Would you have put extra dose of studying or opted instead for an extra pack of strike anywhere positive attitude.

Awesome question.

I'm going to avoid the "cell phone, laptop, internet connection" and assume they are givens so I can focus on the meaty stuff.

I'm in my second startup right now and using what I learned to do this right this time.

1. Good partner(s). Going it alone, or with someone that does not have your interests in mind, is hard and harder, respectively. Partners give you a sense of shared ambition and they are the only others who have the same level of motivation and dedication as you do. I started my first business with a less-than-ideal partner and it dragged me down the whole way, cost me a tonne of money, and prevented us from making the company as successful as it could be.

2. Experienced mentors or advisors. I triangulate when I need advice or have to make a big decision. I speak to at least three people that I trust who have done what I need to do, and pick out the commonalities in each response. This works especially well if they all have diverse experiences and personalities and you recognize their angle.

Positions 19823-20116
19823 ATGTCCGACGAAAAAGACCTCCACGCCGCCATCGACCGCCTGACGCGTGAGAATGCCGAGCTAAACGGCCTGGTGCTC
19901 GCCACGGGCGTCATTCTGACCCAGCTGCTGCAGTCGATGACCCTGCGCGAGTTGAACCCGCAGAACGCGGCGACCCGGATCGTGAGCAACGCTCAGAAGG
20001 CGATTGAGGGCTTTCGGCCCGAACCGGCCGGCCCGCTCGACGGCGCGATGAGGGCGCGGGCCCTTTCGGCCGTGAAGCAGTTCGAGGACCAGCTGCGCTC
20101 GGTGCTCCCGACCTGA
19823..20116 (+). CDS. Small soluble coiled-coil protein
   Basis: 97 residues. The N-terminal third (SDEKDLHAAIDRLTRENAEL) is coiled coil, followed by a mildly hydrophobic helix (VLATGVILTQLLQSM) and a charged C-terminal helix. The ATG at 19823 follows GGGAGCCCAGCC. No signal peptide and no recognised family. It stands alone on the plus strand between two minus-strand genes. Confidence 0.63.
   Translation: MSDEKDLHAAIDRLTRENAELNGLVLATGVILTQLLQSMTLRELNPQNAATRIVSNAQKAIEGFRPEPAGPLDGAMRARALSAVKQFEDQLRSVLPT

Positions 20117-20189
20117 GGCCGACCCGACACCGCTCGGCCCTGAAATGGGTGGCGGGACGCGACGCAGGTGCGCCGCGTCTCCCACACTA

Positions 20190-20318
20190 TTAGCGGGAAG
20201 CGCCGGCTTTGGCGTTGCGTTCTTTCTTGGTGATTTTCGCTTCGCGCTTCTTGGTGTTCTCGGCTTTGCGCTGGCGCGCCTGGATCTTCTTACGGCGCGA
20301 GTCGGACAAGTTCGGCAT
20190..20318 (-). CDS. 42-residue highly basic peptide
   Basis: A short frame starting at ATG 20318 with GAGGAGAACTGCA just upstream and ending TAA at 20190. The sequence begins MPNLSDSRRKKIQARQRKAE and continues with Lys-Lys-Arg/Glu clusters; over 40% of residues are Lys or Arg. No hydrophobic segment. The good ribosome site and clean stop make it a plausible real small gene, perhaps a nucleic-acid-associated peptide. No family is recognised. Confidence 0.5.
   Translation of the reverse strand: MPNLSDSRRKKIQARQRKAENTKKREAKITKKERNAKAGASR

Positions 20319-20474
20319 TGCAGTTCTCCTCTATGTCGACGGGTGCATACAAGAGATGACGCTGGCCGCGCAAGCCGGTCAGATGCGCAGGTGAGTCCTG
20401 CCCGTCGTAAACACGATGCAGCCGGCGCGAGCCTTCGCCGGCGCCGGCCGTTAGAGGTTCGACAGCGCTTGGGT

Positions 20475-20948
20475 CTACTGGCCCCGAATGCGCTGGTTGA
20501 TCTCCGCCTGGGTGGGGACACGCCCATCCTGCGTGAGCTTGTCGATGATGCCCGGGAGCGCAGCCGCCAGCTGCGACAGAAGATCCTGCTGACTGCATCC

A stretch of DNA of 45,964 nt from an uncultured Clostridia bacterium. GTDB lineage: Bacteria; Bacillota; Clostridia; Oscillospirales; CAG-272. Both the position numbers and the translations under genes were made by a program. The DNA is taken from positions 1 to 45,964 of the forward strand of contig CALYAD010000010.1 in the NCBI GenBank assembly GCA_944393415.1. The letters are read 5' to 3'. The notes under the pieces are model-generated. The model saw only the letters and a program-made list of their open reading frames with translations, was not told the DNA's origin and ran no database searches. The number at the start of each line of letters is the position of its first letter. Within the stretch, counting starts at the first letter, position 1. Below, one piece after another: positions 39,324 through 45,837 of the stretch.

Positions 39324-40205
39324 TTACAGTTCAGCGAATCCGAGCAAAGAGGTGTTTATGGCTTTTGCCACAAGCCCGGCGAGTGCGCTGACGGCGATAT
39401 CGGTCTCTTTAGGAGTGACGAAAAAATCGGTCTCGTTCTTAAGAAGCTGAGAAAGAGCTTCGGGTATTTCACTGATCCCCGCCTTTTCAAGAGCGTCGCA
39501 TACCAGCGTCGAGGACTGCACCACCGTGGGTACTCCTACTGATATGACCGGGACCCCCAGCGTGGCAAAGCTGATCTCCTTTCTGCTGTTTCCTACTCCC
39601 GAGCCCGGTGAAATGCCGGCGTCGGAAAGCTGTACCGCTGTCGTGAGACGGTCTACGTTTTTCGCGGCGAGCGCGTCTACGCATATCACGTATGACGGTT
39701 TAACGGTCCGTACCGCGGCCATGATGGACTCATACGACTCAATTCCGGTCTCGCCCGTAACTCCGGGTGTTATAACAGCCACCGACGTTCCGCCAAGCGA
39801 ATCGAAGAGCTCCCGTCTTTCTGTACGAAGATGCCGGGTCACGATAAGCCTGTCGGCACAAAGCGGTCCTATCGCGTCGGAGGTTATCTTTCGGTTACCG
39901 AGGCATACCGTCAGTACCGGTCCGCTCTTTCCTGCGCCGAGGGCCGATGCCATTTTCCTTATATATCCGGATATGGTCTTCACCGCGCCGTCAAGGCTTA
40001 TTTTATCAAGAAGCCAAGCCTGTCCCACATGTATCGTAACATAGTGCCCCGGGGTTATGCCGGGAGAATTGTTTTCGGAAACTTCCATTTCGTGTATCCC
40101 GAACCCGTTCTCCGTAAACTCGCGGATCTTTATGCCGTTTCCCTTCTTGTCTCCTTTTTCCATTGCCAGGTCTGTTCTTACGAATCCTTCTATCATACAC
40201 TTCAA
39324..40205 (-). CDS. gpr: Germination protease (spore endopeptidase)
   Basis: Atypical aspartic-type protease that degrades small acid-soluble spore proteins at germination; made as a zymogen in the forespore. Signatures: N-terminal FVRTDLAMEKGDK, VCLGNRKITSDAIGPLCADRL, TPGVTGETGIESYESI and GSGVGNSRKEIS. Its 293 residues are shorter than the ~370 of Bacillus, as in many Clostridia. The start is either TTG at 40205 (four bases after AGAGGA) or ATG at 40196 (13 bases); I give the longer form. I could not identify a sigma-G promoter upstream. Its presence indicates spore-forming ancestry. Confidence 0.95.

3. Financial awareness. Wow, this is a big one. While you don't need to be an expert in tax accounting, you sure as heck should know about what is going on in your business. What are your obligations and what do you need to plan for? What does it mean when you receive payment, or sign a contract? When you look at your books, can you explain where all your money is going and why? Can you speak to your accountant and understand why he/she is structuring your books in a certain way? NOTHING will make you fail faster than having your head in the sand when it comes to projections and budgeting, and cash flow management for that matter. Hire good people to manage the details but make sure you can understand them.

4. Sales partners. By this I mean relationships with other organisations in your industry who can help you sell your offering. I structured more than 70% of my sales through partners, who would benefit from any sales they drove, and who were much, much bigger than myself with broader reach. It's like having a mature sales organisation that you don't need to pay for, and they will introduce you to clients that you couldn't otherwise meet.

6. A proven business model. Don't skimp on relentlessly proving that someone will buy what you want to sell, and will feel relief and delight that you've solved a problem or filled a gap. If you can't say you have done this with confidence, stop immediately and invest in this activity.

Answered 6 years ago

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